Friday, October 2, 2009

The Debts of the Spenders: US Senators Slash Farming Pork From Bill and Anger Agra Lobby

Translation: Big agra lobbyists are angry over proposed cuts to the carbon offset program, a lucrative trading scheme that would open a new can of worms for the CFTC to handle.

Senate’s Climate Change Bill Adds To Farmers’ Concerns

The newly unveiled Senate version of legislation designed to cut U.S. emissions of greenhouse gases has none of the financial protections for farmers that are present in the House version, and that has U.S. farm groups concerned.

At the National Corn Growers Association there’s an all-out effort to work with senators to add protection for farmers’ livelihoods in the Senate bill, but the group’s leaders say they remain wary of even the friendlier House version.

Obama administration officials have promised farmers that the revenue protections for them in the House bill - essentially allowing farmers to cash in on their efforts to reduce greenhouse gas emissions by selling “offsets” - will be more than enough to help them cope with rising energy prices.

However, Darrin Ihnen, NCGA president, and Bart Schott, vice president, said they aren’t so sure. They supported the farm protections in the House bill and are working to get similar provisions in the Senate version, they said, but it’s not clear if that will be enough.

To that end, the group is funding a study to see how corn farmers will fare under the House bill, with results expected in a couple weeks, Ihnen said. “That will give us an idea of how we can make the bill better...or if we can support it at all.”

When Senators John Kerry, D-Mass., and Barbara Boxer, D-Calif., this week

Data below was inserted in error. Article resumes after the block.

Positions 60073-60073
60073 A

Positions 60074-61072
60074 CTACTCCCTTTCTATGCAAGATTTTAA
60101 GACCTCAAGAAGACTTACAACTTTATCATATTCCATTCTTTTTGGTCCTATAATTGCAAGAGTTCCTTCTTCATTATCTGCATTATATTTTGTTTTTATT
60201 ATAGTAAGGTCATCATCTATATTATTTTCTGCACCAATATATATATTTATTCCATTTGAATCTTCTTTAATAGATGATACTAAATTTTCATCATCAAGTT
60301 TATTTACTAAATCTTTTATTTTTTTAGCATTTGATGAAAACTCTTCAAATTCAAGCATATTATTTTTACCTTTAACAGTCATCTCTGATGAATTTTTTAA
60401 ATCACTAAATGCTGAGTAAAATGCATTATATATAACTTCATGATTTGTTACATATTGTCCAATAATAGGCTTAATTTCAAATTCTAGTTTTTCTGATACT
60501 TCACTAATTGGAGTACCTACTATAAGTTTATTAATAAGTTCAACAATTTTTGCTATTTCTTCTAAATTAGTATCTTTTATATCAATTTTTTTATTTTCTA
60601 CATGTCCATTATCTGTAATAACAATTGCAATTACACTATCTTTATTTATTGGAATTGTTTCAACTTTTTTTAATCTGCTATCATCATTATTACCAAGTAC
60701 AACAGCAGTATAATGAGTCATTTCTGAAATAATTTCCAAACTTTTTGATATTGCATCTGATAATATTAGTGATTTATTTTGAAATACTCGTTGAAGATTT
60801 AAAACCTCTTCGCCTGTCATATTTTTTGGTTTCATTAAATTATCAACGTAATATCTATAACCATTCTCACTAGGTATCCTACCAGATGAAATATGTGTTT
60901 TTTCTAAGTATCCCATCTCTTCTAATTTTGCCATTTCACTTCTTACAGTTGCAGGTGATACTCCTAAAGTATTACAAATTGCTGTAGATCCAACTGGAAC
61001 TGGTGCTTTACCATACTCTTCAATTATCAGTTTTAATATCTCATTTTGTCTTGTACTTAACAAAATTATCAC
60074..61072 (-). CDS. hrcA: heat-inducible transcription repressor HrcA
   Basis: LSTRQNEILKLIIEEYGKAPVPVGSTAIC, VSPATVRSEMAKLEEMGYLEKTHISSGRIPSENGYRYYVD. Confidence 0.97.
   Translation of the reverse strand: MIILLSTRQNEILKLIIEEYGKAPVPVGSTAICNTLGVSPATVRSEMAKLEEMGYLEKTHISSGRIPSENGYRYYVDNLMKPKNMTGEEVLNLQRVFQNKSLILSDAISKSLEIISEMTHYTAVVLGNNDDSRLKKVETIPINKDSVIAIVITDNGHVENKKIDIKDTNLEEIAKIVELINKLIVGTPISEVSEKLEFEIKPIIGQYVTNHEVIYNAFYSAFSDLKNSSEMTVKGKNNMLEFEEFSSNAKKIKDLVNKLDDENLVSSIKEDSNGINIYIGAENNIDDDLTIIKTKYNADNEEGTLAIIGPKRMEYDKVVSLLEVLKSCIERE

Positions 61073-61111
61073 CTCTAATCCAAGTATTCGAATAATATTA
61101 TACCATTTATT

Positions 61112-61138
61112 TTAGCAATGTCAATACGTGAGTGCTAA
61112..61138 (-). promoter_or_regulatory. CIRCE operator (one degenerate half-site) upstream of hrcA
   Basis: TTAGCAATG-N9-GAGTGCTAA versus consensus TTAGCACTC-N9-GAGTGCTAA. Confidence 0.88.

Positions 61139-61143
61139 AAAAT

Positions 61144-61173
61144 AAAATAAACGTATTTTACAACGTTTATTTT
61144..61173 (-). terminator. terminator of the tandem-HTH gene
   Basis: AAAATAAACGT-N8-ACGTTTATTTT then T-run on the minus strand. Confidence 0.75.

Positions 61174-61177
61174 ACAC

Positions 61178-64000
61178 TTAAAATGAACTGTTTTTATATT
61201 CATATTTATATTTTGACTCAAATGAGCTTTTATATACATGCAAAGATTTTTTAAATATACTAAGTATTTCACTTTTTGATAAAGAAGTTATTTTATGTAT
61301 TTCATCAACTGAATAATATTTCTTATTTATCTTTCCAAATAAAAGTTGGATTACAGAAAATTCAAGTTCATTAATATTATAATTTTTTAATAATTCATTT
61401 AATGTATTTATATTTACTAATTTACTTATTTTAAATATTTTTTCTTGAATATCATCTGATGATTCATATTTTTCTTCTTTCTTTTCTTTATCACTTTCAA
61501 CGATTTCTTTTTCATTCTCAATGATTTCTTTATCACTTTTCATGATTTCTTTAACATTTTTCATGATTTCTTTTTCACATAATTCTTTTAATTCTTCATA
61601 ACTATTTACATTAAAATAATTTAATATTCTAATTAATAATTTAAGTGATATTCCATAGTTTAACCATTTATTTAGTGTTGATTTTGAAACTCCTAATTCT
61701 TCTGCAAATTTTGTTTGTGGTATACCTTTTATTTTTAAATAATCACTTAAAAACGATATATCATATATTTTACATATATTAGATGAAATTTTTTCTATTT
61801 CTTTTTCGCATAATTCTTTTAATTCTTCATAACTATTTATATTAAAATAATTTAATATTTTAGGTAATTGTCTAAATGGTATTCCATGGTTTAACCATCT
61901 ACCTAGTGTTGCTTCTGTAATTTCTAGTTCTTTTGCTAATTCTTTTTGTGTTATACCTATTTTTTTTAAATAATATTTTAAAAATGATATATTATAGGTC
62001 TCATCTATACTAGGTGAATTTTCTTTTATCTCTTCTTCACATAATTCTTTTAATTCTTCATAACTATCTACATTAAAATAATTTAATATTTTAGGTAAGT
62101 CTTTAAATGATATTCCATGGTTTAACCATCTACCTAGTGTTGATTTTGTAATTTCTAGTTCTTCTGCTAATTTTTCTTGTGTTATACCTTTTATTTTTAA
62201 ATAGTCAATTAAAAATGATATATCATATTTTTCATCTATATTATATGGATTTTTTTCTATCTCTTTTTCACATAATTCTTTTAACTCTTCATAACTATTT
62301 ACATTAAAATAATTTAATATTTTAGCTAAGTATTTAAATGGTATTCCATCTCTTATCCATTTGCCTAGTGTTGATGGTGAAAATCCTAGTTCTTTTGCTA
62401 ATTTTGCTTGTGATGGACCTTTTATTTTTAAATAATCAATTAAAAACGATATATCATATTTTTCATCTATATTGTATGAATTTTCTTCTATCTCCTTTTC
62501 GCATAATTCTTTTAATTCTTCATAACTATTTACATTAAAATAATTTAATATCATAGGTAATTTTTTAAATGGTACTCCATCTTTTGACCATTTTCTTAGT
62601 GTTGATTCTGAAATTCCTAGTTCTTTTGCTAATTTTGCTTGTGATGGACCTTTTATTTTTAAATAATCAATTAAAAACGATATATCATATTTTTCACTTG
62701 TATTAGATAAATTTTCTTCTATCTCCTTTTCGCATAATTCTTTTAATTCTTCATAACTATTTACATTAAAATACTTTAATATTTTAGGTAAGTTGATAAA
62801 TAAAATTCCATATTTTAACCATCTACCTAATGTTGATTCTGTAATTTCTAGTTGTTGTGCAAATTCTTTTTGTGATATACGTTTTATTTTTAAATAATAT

introduced the Senate’s version of the climate change bill, the negative reactions came quickly from farm groups and farm-state senators.
The National Farmers Union, which had signed on to support the House bill, was critical of the Senate version.

“It is important the U.S. Senate begin the process of developing climate change and renewable energy legislation,” NFU President Roger Johnson said. “However, the language unveiled fails to address the unique role agriculture can play.”

Sen. Saxby Chambliss, R-Ga., said the Senate bill “would only hurt farmers,
ranchers and forest landowners and provide them no opportunity to recoup the higher costs they will pay for energy and the other inputs necessary to work the land. I cannot support this bill.”

The criticism from Sen. Mike Johanns, R-Neb., was just as sharp: “This bill is an assault on agriculture. For agriculture, the costs are real and the benefits are theoretical - our country’s heartland is in the crosshairs of this national energy tax.”

Source CME News For Tomorrow
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